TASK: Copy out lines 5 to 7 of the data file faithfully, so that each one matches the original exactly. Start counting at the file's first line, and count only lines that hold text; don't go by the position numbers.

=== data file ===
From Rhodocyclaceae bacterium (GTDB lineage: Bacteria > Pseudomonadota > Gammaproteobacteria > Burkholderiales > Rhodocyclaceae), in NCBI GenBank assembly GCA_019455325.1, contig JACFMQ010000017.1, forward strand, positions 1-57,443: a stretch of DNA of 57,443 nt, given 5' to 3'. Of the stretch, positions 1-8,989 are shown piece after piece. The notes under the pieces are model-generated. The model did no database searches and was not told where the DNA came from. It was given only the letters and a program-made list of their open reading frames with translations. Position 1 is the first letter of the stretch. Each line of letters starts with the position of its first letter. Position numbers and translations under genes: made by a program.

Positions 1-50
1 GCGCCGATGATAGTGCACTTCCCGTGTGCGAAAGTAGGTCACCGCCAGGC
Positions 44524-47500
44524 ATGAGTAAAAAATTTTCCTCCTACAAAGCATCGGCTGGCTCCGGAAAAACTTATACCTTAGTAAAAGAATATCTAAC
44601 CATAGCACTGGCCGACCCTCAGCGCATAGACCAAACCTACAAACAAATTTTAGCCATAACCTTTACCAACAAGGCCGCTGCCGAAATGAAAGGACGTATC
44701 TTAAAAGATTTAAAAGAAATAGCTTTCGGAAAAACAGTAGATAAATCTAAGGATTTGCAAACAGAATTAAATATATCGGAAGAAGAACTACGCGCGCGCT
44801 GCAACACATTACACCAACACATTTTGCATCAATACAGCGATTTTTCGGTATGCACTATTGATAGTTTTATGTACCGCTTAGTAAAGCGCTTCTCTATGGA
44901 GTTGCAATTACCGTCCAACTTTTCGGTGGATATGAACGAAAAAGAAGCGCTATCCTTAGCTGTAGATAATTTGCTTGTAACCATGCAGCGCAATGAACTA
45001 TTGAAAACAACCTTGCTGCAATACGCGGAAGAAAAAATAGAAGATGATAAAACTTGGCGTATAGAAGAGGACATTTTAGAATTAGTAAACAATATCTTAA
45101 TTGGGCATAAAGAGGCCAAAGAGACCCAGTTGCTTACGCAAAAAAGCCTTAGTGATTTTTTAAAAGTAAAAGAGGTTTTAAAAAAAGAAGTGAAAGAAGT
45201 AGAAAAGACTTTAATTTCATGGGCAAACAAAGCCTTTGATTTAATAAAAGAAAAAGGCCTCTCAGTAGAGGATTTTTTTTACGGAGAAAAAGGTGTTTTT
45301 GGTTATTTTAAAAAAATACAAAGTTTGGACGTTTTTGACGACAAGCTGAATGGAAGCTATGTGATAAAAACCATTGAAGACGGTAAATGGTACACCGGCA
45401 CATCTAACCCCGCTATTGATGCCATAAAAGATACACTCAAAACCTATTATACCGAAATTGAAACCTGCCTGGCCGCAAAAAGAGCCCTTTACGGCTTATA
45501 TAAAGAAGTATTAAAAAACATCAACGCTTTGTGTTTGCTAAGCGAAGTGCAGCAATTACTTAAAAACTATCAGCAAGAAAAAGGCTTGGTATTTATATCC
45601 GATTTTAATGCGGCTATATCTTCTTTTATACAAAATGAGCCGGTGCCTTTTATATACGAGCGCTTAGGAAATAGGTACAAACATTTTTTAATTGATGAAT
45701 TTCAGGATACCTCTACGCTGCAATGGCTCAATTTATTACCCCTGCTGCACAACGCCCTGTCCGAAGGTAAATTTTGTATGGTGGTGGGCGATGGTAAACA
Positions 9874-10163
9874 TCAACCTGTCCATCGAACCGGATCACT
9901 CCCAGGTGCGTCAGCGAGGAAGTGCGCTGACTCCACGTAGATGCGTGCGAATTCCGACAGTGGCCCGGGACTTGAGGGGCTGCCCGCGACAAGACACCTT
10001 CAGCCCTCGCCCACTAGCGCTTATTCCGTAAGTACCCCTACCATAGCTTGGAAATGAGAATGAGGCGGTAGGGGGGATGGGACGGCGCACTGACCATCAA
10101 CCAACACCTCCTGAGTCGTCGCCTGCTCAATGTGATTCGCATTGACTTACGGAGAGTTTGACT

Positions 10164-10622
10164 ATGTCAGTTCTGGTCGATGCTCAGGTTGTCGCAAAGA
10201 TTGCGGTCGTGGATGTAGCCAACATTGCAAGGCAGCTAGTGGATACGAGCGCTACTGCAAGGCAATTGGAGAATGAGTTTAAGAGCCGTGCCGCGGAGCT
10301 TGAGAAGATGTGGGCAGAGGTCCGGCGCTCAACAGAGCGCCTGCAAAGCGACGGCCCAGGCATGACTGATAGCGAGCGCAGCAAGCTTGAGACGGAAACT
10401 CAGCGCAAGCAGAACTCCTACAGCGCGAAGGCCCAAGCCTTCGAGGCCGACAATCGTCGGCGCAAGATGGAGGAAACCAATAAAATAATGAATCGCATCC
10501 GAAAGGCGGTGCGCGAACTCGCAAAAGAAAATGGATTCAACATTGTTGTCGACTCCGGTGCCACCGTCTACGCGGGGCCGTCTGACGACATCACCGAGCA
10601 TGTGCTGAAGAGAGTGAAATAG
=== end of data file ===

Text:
44524 ATGAGTAAAAAATTTTCCTCCTACAAAGCATCGGCTGGCTCCGGAAAAACTTATACCTTAGTAAAAGAATATCTAAC
44601 CATAGCACTGGCCGACCCTCAGCGCATAGACCAAACCTACAAACAAATTTTAGCCATAACCTTTACCAACAAGGCCGCTGCCGAAATGAAAGGACGTATC
44701 TTAAAAGATTTAAAAGAAATAGCTTTCGGAAAAACAGTAGATAAATCTAAGGATTTGCAAACAGAATTAAATATATCGGAAGAAGAACTACGCGCGCGCT